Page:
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Fool's Paradise review - unfunny stab at making fun of Hollywood | reviews, news & interviews

Fool's Paradise review - unfunny stab at making fun of Hollywood

Fool's Paradise review - unfunny stab at making fun of Hollywood

Charlie Day's comedy is loaded with cameos but very low on laughs

Paradise lost: Ken Jeong and Charlie DaySignature Entertainment

It must have looked like a funny idea on paper: a mute innocent stumbles into a Hollywood career, is mindlessly fêted by the industry and throws all its idiocies into stark relief. It’s an idea as old as the romances of Chretien de Troyes and Voltaire’s Candide, and was given an earlier Hollywood outing in Being There. But the lack of originality of the basic premise isn’t the problem here. 

Because lovable Charlie Day, star of the TV series It’s Always Sunny in Philadelphia, is the begetter of this script, as well as its director and star, all manner of famous faces have pitched in to increase its wattage. Alas, they have signed up for one of the unfunniest scripts ever committed to the screen, delivered with a heavy hand and beyond the reach of celebrity cameos to rescue it. Each star appearance makes you realise how desperately the film actually needs some funny dialogue for them to speak.

Poor Ray Liotta, in one of his final roles, is the first Really Big Star to stumble into this arena, as a raging producer who arrives on-set in a Porsche at the end of his tether with his leading man, who is refusing to leave his trailer. Enter the mute, previously diagnosed by a psych ward as possessing the mentality of a five-year-old, running away from incarceration.

Liotta first accidentally gives the mute a name, Latte Pronto, when he yells for coffee and all assume that’s what the strange little guy who doesn’t talk is called. Then he gives Latte the lead role, because he looks just like the rebellious lead actor. Latte soon meets a tough casting director (Edie Falco) and gets an instant publicist, played turned up to 13 by Ken Leong, a deluded loser who keeps trying to break into the big time, whom Latte encounters at a hip party stuffed with self-important nobodies.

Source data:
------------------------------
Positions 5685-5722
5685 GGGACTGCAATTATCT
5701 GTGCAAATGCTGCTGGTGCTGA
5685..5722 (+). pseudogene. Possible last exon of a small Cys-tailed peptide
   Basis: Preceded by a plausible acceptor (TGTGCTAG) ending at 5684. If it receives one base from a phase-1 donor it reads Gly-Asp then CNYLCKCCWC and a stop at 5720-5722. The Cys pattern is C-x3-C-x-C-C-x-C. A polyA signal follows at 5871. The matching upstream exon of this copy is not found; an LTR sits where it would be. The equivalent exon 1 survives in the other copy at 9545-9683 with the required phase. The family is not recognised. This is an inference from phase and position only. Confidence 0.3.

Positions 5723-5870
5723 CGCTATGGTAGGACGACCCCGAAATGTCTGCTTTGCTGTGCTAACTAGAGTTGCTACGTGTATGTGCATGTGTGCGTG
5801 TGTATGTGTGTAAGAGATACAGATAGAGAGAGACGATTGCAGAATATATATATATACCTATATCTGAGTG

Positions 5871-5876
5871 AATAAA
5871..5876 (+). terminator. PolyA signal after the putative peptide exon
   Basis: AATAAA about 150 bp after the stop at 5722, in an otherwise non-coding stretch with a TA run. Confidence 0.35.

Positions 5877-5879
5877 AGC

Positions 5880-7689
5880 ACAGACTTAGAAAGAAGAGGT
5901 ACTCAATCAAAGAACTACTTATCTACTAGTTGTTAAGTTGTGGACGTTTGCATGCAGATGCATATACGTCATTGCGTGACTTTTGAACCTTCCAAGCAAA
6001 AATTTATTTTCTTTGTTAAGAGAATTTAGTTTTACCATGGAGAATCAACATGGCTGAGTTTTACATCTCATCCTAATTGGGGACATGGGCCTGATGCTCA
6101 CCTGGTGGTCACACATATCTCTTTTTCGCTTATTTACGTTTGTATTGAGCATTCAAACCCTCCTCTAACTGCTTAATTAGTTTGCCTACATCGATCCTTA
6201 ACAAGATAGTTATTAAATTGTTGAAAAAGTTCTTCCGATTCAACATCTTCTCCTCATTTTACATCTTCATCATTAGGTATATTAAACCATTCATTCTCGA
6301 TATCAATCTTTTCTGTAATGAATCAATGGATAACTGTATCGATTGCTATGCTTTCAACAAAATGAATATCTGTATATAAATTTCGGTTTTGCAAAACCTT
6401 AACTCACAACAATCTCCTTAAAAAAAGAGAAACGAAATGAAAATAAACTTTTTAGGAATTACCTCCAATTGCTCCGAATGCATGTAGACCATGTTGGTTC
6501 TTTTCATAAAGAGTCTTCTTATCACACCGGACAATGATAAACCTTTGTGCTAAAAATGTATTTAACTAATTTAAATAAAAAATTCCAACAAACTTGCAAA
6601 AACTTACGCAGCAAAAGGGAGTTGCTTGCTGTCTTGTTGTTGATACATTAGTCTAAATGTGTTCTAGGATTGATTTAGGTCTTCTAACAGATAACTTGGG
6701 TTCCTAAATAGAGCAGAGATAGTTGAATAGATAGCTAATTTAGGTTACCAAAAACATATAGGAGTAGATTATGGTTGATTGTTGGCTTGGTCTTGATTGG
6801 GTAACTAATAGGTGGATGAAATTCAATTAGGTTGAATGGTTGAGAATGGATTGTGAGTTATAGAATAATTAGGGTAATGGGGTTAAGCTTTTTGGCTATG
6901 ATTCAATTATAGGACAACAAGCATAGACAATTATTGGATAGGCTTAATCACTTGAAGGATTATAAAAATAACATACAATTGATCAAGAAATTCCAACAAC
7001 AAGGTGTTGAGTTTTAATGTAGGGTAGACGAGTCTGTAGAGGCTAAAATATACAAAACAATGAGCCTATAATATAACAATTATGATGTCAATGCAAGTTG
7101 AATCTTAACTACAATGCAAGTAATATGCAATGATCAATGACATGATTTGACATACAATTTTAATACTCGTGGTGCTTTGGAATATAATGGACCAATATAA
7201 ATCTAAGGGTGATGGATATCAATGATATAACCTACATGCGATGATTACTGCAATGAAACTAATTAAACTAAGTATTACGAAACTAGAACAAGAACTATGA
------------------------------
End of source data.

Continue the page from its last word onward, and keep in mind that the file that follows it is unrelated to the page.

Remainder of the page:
Adrien Brody in Fool's ParadiseLatte then becomes a blank screen onto which all around him can project their desires and obsessions. They answer their own questions when he doesn’t, the ultimate form of self-assertion. He gains a wildly glamorous wife, Christiana Dior (Kate Beckinsale), an unhinged beauty whose portable pet is a large white rabbit; she in turn is pursued by Chad (Adrien Brody, pictured left), a hammily lecherous actor playing a cowboy with a terrible "Wild West" accent. Neither of them raises so much as a titter as they desperately gurn through their dialogue.

More unfunniness comes courtesy of Jasons Sudeikis and Jason Bateman, the former as a long-haired idiot director in a pith helmet, the latter inexplicably wielding a tennis-ball cannon. We get an unfunny car ride in a vintage car, an unfunny fight that lands Latte in hospital.

It doesn’t help that Day believes jaunty music will automatically make an unfunny scene funny, or that he thinks he can make the mute hilarious simply by raising his eyebrows. Surely he noticed that Chaplin’s great skill was to commit his whole body to Trampness? There is just one brief scene where Day achieves something similar – when he is left hanging in front of a green screen, feet dangling above the ground, dressed as a ludicrous character called Mosquito Boy. 

The climax of the cameoing comes in a subterranean bunker, where a hulking, sinister man is holding forth about the idiocies of Hollywood’s audiences. This is John Malkovich at his most disturbed-seeming, ranting about the stealing of audience jism by dumb movies. (In case the ejaculatory metaphor isn’t clear enough, Day supplies a clip of a gushing oil well.) The ultimate paradox, sadly, is that what demonstrates the idiocy of Hollywood most clearly of all is the fact that this film was made at all. 

It doesn’t help that Day believes jaunty music will automatically make an unfunny scene funny

rating

Editor Rating: 
1
Average: 1 (1 vote)

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